The UK has voted to leave the European Union in the historic referendum, official results show as the Out campaign passed the winning post with a lead of more than 1 million votes - a margin of 51.8% to 48.2%.
The pound plummeted to a 31-year low as the market responded to the prospect of the UK splitting from Brussels after 43 years.
Given Ireland's dependance on both the UK and the EU, the Irish economy is expected to be one of the biggest economic losers.
According to research by Open Europe, in a worst-case scenario, where the UK is not in a position to negotiate favourable trade terms with the EU, the impact on Ireland could be a permanent loss of 3.1 percent of GDP by 2030.
Even the best case scenario for the Irish economy would lead to a permanent loss of 1.1 percent of Ireland's total GDP by 2030.
A previous study by the think tank proposed that the largest contraction in the British economy if it left the EU and failed to negotiate favourable trade agreements would only be 0.8 percent.
Earlier this week European Commission President Jean-Claude Juncker ruled out any trade deals between the UK and the EU until 2019, if it decides to leave.
Reacting to the Open Europe report which was published in April, Taoiseach Enda Kenny said that a British exit from the EU would be a "serious concern" for Ireland.
This process is set to be complicated by the fact that David Cameron has ruled out running for a third term as Prime Minister - this means that a referendum is likely to be set against the backdrop of a Tory power struggle, which could push factions within the party towards more populist hardline anti-Europe stances.
1. It would change the balance of power in the EU - putting Ireland in the minority bloc
Open Europe points out that Britain leaving the EU would represent a fundamental shift in the balance of power in the EU.
The UK currently makes up part of a liberal free-trade bloc, along with countries like Germany, the Netherlands, Sweden and Ireland.
An EU without Britain would shrink the free trade bloc and allow countries who support protectionist policies to control decision making.
Open Europe predicts that this would make the EU more "inward-looking" and less competitive - focusing more on protectionism than international trade.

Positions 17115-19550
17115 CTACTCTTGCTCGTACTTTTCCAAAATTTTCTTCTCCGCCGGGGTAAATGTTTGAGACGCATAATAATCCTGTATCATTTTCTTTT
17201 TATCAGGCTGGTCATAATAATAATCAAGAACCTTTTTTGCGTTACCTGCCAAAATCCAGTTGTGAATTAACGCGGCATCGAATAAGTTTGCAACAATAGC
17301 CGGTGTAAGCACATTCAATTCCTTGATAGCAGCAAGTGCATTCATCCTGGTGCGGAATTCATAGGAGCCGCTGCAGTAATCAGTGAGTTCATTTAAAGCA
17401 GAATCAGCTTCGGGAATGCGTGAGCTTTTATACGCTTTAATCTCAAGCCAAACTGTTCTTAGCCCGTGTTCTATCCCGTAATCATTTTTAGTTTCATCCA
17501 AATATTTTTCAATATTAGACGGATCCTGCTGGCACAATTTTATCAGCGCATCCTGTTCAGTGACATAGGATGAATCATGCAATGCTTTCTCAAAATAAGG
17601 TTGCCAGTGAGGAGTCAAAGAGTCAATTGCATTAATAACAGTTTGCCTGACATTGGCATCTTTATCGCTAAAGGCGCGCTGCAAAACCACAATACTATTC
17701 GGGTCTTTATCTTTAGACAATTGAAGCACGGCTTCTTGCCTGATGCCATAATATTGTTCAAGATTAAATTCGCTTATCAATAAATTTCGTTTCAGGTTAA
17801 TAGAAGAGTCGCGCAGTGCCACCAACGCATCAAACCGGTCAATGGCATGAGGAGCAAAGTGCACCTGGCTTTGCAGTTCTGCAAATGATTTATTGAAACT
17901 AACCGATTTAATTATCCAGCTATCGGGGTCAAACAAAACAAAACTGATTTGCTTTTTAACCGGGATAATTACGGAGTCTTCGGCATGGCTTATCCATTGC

2. More red tape between us and our main trading partner
Although Ireland is growing less reliant on the UK - it is still our primary market. Ireland exports 16 percent of all manufactured goods - and 19 percent of our services to British markets. This rises to 40 percent of all Ireland's food and drink exports.
Ireland also imports 34 percent of its goods from Britain - and 18 percent of its services.
Given Ireland's exposure as a small open economy - and our strong reliance on the British market - disruption to this trade will involve significant costs for the Irish economy.
If the UK leaves the EU and fails to agree an open trade deal - trading between the UK and Ireland would be subject to new tariffs. Given the amount of trade even minimal tariffs would be very costly to Irish businesses.
Irish companies would also be hit by new border costs as a new customs border is created between Ireland and the UK - leading to new administrative costs.
3. More aggressive competition for FDI from the UK
Foreign Direct Investment would also be likely to be affected by a Brexit. This is one area where Ireland could gain - if the UK was shut out of the EU's open market companies could choose to locate in Ireland instead.
On the other hand - if the UK pursues aggressive policies and deregulates, liberalises and offers new tax incentives to compete with EU countries - it could become more competitive and attract more business to the UK.
This is an area that is hard to predict - but significant changes would be guaranteed.
What can Ireland do to minimise the impact if the UK leaves?
If the Britain leaves the EU the current relationship between Sweden and Norway could provide a blueprint for a future deal between Ireland and the UK.
Given the good relations between the UK and Ireland - and the fact that there is a common land border it is likely that a new Common Travel Area would be established between the two states.
This would mean no passport border - and maintain the current free movement of people between the UK and Ireland. Special agreements could be made to minimise the impact on trade - but there would still have to be a customs border - and new costs for Irish businesses.
The Irish government will hold an emergency cabinet meeting at Leinster House this morning and the Taoiseach Enda Kenny will address the media later.